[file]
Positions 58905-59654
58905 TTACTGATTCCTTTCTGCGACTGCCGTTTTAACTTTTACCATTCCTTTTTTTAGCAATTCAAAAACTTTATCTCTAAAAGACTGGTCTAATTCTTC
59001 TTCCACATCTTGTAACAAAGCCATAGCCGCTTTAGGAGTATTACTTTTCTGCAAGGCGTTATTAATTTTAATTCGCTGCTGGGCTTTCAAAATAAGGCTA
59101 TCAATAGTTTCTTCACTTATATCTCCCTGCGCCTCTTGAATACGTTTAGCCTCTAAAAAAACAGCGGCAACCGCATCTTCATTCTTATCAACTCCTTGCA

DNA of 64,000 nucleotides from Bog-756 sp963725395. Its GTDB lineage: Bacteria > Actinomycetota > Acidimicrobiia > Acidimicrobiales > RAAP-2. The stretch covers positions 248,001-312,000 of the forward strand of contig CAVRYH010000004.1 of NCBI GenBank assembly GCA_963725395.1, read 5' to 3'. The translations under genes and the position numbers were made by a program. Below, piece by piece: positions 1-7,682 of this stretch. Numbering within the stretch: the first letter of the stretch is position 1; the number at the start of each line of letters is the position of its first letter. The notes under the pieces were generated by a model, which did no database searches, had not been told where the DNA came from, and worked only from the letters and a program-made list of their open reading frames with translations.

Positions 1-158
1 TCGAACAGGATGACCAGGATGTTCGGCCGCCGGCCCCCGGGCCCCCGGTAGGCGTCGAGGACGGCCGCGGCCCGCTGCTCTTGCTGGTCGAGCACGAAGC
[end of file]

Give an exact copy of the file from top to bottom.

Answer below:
Positions 58905-59654
58905 TTACTGATTCCTTTCTGCGACTGCCGTTTTAACTTTTACCATTCCTTTTTTTAGCAATTCAAAAACTTTATCTCTAAAAGACTGGTCTAATTCTTC
59001 TTCCACATCTTGTAACAAAGCCATAGCCGCTTTAGGAGTATTACTTTTCTGCAAGGCGTTATTAATTTTAATTCGCTGCTGGGCTTTCAAAATAAGGCTA
59101 TCAATAGTTTCTTCACTTATATCTCCCTGCGCCTCTTGAATACGTTTAGCCTCTAAAAAAACAGCGGCAACCGCATCTTCATTCTTATCAACTCCTTGCA

DNA of 64,000 nucleotides from Bog-756 sp963725395. Its GTDB lineage: Bacteria > Actinomycetota > Acidimicrobiia > Acidimicrobiales > RAAP-2. The stretch covers positions 248,001-312,000 of the forward strand of contig CAVRYH010000004.1 of NCBI GenBank assembly GCA_963725395.1, read 5' to 3'. The translations under genes and the position numbers were made by a program. Below, piece by piece: positions 1-7,682 of this stretch. Numbering within the stretch: the first letter of the stretch is position 1; the number at the start of each line of letters is the position of its first letter. The notes under the pieces were generated by a model, which did no database searches, had not been told where the DNA came from, and worked only from the letters and a program-made list of their open reading frames with translations.

Positions 1-158
1 TCGAACAGGATGACCAGGATGTTCGGCCGCCGGCCCCCGGGCCCCCGGTAGGCGTCGAGGACGGCCGCGGCCCGCTGCTCTTGCTGGTCGAGCACGAAGC